Maybe I’m too traditional or old school. But why in the world would the CRE industry, or at minimum the real estate press, seemingly embrace the VTS Office Demand Index as an alternative definition of, or even a useful proxy for actual leasing demand?
Conventionally, demand for office – and industrial and retail space for that matter – is defined as net absorption, or the net change in the occupied stock in square footage terms over designated periods of time. At the onset of the pandemic, e.g., office net absorption turned negative but after a couple of weak quarters rebounded into positive territory as the economy regained its footing.
Why is this traditional demand measure so important? Well, one fundamental reason is that this metric, along with other key space market variables, are some of the core building blocks of the real estate analyst’s assessment of property and market risk accompanying most every CRE asset investment. Also, occupancy gains and losses in square footage terms, coupled with measures of availability or vacancy, are important benchmarks for landlords and agents to fully grasp the competitiveness of their buildings versus their peers.
Now we’re blessed with VTS’ interpretation of demand with their “VODI” handle. It is calculated by the number of “unique new tenant tour requirements, both in-person and virtual, of office properties…” as cited by VTS in this recent article among others. Further quoting from this article, VTS made the news breaking assessment that “…new employer demand for office space has been on a five-month drop and is now at 58% of normal…”.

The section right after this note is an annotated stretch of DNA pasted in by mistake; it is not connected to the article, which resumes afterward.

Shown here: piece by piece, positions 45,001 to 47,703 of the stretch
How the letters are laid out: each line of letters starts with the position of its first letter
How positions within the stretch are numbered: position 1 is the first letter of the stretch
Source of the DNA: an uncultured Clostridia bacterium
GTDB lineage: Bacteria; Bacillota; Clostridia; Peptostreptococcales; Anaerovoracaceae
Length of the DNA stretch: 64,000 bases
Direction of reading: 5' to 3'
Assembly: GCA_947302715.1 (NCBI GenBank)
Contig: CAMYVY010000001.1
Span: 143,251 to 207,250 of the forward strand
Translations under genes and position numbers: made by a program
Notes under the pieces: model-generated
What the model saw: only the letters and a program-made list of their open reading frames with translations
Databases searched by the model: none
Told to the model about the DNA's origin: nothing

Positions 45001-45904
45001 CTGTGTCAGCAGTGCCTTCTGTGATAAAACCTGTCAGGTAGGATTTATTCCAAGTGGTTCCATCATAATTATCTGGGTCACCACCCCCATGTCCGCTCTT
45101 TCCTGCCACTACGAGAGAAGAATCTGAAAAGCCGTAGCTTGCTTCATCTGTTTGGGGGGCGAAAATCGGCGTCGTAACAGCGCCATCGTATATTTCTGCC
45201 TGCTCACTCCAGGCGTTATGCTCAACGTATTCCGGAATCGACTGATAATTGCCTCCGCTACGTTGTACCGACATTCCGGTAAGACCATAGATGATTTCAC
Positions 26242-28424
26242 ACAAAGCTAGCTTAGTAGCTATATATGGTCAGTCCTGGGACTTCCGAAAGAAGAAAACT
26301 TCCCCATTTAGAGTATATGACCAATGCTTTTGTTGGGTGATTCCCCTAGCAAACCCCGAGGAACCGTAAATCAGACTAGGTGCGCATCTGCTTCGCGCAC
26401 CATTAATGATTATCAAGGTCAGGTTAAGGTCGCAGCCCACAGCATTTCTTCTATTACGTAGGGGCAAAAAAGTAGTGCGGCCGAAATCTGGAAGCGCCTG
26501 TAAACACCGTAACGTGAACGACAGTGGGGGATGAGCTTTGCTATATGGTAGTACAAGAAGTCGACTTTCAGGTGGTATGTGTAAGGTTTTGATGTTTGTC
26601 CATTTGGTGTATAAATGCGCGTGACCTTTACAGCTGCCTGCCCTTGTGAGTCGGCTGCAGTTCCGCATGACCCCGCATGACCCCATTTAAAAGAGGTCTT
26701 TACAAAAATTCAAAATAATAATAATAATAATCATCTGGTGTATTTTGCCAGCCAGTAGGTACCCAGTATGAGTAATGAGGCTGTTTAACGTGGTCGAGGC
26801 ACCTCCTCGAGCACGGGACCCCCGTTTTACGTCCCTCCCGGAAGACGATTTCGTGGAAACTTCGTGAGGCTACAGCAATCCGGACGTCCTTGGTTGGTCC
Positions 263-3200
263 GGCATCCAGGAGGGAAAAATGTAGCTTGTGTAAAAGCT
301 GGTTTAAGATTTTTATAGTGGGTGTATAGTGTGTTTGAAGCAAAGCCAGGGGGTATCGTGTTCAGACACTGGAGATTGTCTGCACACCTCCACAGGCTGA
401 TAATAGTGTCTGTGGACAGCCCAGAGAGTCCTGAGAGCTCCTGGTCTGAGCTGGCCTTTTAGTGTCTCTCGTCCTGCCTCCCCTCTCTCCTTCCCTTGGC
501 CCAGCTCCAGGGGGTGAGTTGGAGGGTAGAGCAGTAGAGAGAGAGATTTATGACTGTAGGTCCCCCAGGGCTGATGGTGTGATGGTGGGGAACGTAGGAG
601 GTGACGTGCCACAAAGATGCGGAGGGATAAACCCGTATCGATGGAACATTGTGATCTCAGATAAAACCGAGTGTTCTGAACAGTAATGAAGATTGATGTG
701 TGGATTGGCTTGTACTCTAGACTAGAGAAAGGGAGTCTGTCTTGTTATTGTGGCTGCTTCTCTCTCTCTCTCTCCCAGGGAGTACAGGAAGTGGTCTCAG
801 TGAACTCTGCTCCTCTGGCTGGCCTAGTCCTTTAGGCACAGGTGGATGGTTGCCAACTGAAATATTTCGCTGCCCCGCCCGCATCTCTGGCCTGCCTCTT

What the heck is “normal” about this concept of demand, really? At best, office tours are a unique and extremely rough substitute for demand that honestly may be influenced (padded?) by the resourcefulness of office brokers to get their tenant-clients to look at some attractive new digs. At worst, VODI is a frivolous and misleading accounting of leasing demand. After all, it’s the actual occupancy changes that drive property income and value.
Oh, and because VTS only surveys Class A office buildings, the firm’s demand reporting omits an awfully big and vital slice of the national office market, i.e., the 550,000 U.S. small office buildings under 50,000 sq. ft. in size and representing a total of 4.6 billion sq. ft. We recently reported that the U.S. average vacancy rate for these small-cap office buildings was only 6.5% during 4Q 2021, near an all-time low, compared with a hefty 16.3% for 4- and 5-Star office buildings (basically equivalent to Class A) according to CoStar. So VODI is also a poor fit when summarizing demand for the overall office occupier market.
How about we forgo “normalizing” VODI as novel as it may be and as valuable as VTS’ basic services are to its clients. My recommendation: VOID it when seriously considering office trends.